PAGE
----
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A likable throwback to the kind of rambling, character-driven 1990s indie comedies that the U.S. film industry barely releases to theaters anymore.

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Ballad of Narayama

"The Ballad of Narayama" is a Japanese film of great beauty and elegant artifice, telling a story of startling cruelty. What a space it opens…

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Stuber Movie Review

The only thing worse than hot garbage is elaborately lukewarm mediocrity, and for too much of its running time, the new comedy “Stuber” is just that. Directed by Michael Dowse from a script by Tripper Clancy, “Stuber” has a generic action-comedy premise: tough cop is incapacitated and forced to entrust himself to a fish-out-of-water who’s the antithesis of everything he aspires to/stands for.

The tough cop, Vic, adheres to the generic brass tacks: job-obsessed, technology-wary, unregenerately macho, widower (of course) who neglects his adult daughter (of course).


His foil here is Stu (Kumail Nanjiani), whose line of work provides the contemporary culture upgrade (putative division): he’s an Uber driver. Just moonlighting, of course. He has another job at a sporting goods store working for a smarmy rich kid. He’s pouring all his money into a business venture with his best friend Becca who he adores and can’t tell and who of course walks all over him.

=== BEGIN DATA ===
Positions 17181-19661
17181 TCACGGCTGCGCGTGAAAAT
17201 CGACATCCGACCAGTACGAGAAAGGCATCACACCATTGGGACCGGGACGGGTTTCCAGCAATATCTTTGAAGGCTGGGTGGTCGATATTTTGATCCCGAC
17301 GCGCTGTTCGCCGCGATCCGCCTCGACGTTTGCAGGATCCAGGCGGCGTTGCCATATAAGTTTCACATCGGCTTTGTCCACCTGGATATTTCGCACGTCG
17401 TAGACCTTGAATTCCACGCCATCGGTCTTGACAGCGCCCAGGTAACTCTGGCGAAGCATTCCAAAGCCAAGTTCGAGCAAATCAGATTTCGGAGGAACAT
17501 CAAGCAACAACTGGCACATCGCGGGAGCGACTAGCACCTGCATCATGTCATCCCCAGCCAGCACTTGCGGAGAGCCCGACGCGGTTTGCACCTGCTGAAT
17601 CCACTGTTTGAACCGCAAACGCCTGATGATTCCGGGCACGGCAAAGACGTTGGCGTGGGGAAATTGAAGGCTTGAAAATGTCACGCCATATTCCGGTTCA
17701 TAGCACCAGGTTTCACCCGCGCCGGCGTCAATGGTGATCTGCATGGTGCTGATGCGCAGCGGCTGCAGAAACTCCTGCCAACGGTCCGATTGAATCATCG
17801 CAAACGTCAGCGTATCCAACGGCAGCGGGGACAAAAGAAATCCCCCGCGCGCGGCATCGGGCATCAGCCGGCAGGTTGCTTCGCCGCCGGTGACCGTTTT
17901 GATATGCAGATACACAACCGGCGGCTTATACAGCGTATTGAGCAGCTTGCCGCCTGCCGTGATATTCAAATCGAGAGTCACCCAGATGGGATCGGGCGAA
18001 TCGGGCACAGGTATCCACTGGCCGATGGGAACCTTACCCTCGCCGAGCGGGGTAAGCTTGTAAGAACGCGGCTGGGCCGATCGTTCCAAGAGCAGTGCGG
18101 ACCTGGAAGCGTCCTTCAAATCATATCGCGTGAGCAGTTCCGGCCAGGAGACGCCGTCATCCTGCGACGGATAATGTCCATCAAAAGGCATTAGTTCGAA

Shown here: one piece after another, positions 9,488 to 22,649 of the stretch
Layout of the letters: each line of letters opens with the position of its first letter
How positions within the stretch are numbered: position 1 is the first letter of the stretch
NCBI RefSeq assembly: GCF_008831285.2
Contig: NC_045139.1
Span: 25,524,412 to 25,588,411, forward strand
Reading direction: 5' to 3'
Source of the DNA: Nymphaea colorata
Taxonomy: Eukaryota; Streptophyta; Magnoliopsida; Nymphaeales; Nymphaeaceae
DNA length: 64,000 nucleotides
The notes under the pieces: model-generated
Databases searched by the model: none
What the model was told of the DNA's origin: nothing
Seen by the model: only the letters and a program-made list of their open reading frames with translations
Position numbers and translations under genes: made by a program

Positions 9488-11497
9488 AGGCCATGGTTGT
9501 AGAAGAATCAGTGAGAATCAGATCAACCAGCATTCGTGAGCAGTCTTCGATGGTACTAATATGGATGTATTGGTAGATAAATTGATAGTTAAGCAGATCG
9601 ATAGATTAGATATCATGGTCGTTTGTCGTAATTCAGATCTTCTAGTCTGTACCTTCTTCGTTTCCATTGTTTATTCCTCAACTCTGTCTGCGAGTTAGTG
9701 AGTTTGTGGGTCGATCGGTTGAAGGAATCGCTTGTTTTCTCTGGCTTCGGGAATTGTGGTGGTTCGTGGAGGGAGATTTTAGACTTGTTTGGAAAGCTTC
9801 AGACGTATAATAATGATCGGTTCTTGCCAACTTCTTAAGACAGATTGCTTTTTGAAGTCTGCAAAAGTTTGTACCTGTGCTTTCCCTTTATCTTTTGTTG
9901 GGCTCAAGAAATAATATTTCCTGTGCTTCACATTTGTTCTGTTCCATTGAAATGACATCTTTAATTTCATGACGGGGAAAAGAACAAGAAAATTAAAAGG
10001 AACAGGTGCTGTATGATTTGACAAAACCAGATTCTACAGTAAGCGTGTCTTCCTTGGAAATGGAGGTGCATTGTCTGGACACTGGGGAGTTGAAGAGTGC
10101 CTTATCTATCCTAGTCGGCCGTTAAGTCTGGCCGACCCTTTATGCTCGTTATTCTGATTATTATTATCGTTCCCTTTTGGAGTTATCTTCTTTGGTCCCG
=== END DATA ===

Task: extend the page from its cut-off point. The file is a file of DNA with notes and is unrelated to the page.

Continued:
Vic, played by Dave Bautista, gets Lasik surgery on the very day he discovers he may finally be able to nail the drug runner who killed his partner a year back. Unable to drive or really even walk with any purpose (there are about ten minutes worth of gags recycled from Mr. Magoo cartoons, very fresh), he uses the Uber app forced on him by that adult daughter (Natalie Morales) who wants him to attend her art opening that evening.

His driver is Stu, who leases an electric car and is big on maintaining a five-star rating. To that end, he offers riders candies and water, but Vic isn’t having it. He hijacks Stu into L.A.’s Koreatown, then a male strip club, then a quasi-trap-house in Compton, then a veterinary hospital. This extends the Uber encounter uncomfortably, since Becca is drunkenly booty-calling Stu all the while.

The gags enacted in these locales are pretty much what you’d expect, but worse. There’s a bit in which the timid and indignant Stu accidentally shoots someone, and the point of the scene, no kidding, is that accidentally firing a bullet into another human being is one of the funniest things you can do. “Lighten up,” you might advise me, but hey, I can only convey my direct experience of the movie. I suspect that Canada-born director Dowse, best known for his 2004 techno DJ piss-take “It’s All Gone Pete Tong” is here, and in subsequent scenes of bloody massacre, making a point about the bloodthirstiness of Hollywood product in general. But what unfolds on the screen is not any the less ugly for whatever he might have been thinking.

So how does the movie earn the two stars I’m giving it? Kumail Nanjiani and, yes, Dave Bautista. Nanjiani is a near-genius of unprepossessing dryness even when the punchlines he’s obliged to deliver aren’t worthy of his expert handling. And Bautista, underneath his lumbering mass, is starting to get a little Lee Van Cleef thing going, performance wise. I hope he hones it in better movies. Watching these two go through the paces of this dreck is dispiriting. I kept thinking, Nanjiani knows the writers from “Silicon Valley,” and he’s married to Emily Gordon, who co-wrote “The Big Sick” with him; surely he could have tempted them to come on board and punch up a few jokes? But even if he had, it’s not clear they could have scrubbed off the lazy cynicism that pulses through all the nodes of this project. 


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